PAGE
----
Delirium, Dexmedetomidine, Extubation, Precedex, Sedation, Vent, Ventilation



  1. Becker, Susan E. DNP, RN, CNS, CCRN, CCNS


Background: Traditional sedation for mechanically ventilated patients causes delirium, which increases the patients' length of stay while hospitalized. When extubation is attempted, these medications must be discontinued because of the side effect of respiratory depression, leaving patients anxious and agitated, delaying extubation and prolonging the need for mechanical ventilation. Dexmedetomidine is a safe alternative sedative that does not cause delirium or respiratory depression. During the weaning process, dexmedetomidine can be continued, allowing the patient to remain calm and successfully extubated.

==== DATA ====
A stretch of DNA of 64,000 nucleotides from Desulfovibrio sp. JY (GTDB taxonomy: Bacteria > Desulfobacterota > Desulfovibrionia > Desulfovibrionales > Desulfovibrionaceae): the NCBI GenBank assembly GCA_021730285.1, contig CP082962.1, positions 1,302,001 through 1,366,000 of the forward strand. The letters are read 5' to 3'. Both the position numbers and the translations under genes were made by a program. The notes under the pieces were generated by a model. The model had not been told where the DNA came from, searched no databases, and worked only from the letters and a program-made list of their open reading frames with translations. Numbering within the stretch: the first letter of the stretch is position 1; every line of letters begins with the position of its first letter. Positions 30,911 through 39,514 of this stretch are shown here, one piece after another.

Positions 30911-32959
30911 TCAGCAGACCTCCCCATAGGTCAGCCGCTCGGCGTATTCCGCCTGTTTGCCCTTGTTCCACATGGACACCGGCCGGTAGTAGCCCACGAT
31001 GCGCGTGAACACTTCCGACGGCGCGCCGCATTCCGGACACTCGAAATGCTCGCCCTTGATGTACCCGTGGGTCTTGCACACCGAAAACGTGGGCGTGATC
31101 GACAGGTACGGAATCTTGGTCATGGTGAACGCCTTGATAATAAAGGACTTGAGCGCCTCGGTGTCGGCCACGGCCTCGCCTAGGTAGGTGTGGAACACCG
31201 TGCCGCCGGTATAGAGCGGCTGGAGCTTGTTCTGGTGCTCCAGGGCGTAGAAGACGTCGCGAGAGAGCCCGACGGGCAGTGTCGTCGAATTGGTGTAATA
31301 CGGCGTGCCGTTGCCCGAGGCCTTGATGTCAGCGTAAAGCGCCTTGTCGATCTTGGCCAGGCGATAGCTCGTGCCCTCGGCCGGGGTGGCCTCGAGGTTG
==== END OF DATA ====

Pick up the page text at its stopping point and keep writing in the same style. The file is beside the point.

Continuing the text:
Objectives: The aim of this study is to decrease the length of stay for mechanically ventilated patients by implementing a dexmedetomidine protocol for difficult-to-extubate patients during the weaning process.


Methods: A preintervention/postintervention design pilot study was done comparing the patient mean of length of stay on mechanical ventilation. A Mann-Whitney U test was used because of the small sample size.


Results: Over the 3-month implementation period, 15 patients received dexmedetomidine. None of the patients experienced adverse reactions while on dexmedetomidine. There was a trend of decreasing mechanical ventilation length of stay but no significant difference was noted between the preimplementation and postimplementation groups.


Conclusion: Dexmedetomidine was a safe alternative to traditional sedation for difficult-to-extubate patients when a bolus dose was not given.